Sitting Bull, the most troublesome Indian of the Sioux band, and his son, Crow Foot, were killed in their camp, near Standing Rock, South Dakota, on the 15th. They were about to leave their camp for the Bad Lands, preparatory to taking the warpath, when they were arrested. A fight ensued, resulting in the death of half-dozen on either side.
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Mr. D. W. C. Slanker fell dead in his house near Split Rock last Friday, the 19th inst., cause, supposed to be heart trouble. Mr. Slanker was an excellent citizen, and for a number of years after the war, merchandised at this place, and was regarded among that class as a very fine salesman. He leaves a wife and five grown children to mourn his loss. also his son, John, is lying in bed from the effects of a broken leg.
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Snow at Dunmore on the 17th, 31 inches deep, which is the deepest snow that ever fell here.
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We would like to have a few good hops during the holidays. There is a time to dance and we think this is a good time.
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The St. Lawrence Lumber Co., has eight or ten thousand logs in one pile about one mile and a half above Huntersville.
The Lincoln Citizen sizes up the career of Editor Richards, who recently sold out in Clarksburg, in the following language: “A printer named Richards came to Clarksburg a few years ago, his only stock in trade being an old Army pistol and lots of sand in his craw. He gathered up an old printing office, which, to use the vernacular of the craft, had been ‘dumped into the hell box,’ and started a nondescript paper called The Telegram. In a month he had raised sheol, so to speak, and people were shooting at him at every convenient opportunity. He got in a pop shot himself, occasionally, and kept up the racket with his newspaper. The more he abused people, the more his paper prospered and the more he was respected. He got to be Mayor of the town, owned an electric light plant, bank and mining stock – and, in fact, got rich. A few days ago he sold out for a little fortune, and now some other editors whose papers are struggling for life are wondering if it wouldn’t be a good idea to try Richard’s plan.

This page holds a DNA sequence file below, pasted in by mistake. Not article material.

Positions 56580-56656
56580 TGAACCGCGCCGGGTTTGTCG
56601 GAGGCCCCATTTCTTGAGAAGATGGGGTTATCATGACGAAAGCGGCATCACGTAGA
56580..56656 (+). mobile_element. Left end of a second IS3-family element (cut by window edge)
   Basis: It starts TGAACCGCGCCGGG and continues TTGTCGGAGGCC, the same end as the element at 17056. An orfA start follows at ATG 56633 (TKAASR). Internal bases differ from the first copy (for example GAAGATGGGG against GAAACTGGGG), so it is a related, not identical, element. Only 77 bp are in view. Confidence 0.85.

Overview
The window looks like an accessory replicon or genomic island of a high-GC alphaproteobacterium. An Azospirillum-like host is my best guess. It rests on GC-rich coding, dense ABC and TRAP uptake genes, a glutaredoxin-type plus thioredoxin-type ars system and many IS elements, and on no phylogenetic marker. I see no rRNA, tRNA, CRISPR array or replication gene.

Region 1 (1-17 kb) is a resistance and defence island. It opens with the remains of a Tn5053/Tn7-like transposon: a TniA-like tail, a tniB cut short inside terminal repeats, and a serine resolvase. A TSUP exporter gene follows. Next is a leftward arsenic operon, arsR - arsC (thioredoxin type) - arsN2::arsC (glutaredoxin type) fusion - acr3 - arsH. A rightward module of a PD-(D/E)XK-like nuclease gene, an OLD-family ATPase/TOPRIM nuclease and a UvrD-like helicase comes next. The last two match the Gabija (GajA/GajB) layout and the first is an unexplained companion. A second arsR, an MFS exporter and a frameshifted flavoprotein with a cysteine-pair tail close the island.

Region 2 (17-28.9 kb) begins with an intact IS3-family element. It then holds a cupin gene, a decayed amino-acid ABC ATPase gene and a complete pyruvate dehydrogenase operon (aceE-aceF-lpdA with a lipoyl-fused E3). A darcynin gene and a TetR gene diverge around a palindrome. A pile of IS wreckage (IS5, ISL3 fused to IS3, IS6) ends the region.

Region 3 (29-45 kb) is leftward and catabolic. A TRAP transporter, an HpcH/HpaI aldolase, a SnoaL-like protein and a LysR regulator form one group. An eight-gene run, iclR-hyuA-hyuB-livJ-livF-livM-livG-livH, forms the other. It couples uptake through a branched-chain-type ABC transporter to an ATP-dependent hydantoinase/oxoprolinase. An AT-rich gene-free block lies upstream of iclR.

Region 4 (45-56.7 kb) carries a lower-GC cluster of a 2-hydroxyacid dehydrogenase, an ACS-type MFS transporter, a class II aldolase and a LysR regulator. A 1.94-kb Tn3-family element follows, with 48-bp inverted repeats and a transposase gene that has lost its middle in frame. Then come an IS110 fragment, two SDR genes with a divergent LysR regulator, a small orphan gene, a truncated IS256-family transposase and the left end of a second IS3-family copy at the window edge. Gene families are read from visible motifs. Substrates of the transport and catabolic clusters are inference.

A DOG PROCURES
“That was a fine passage between the Executive of Kentucky and the wife of the condemned man, who went to Frankfort last Friday to ask for a pardon. She had presented her papers and sat breathless whilst the arbiter of her fate perused them; and, as she waited, a mastiff, the playmate of the Governor’s little son – a beast not given to strangers – uncoiled himself from the rug, where he had been lying, and came up in that friendly way which only dogs know how to affect with perfect sincerity, and, seeing suspense and pain in the agitated features of the poor woman, he put his paws gently upon her knees and began to lick her hands. The Governor finished the papers, and the petitioner was about to speak when the grim old soldier said: “It is not necessary, madam; the dog has spoken for you,” and straightway signed the document which was to release a dying man from prison and enable him to go to his grave from his own home.”
A boy about 15 years of age applied to a factory on Atwater Street for the job of running a small engine in the place of a boy who had quit.
“Have you run an engine?” he was asked.
“You understand how steam works, do you?”
“You know that water makes steam?”
“How is water got into a boiler?”
“By an injector.”
“Suppose you have too much water?”
“Then I can’t get steam enough until I draw it down.”
“Correct. Suppose you haven’t enough?”
“Then look out for an explosion.”
“Correct again. Suppose you found the water almost gone and couldn’t start the injector – what would you do?”
“Come up stairs and notify you to get your insurance policies out of the safe and make a break before she busted.”
“You seem to be all right young man; you can come on in the morning.”
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Stranger – “If a man falls down an open coal hole, can he sue the owner of the premises for damages?”
Lawyer – “Certainly, sir, certainly, big damages, and get them, too. Give me the particulars.
Stranger – “Well, as my brother was passing your house this morning he fell through a coal hole and broke his leg”
Lawyer – “Hem! Did he use ordinary vigilance to prevent such an accident? Did he look at his feet as he walked? Did he stop and examine the condition of the pavement before entering upon it? Answer me that, sir.”
Stranger – “Stop? Why, no –“
Lawyer – “Ah ha! I though so. Guilty of criminal negligence. He might have fallen on one of my own family under that coal hole – might have killed us all, sir. As it is I shall sue him for mussing up my coal bin.”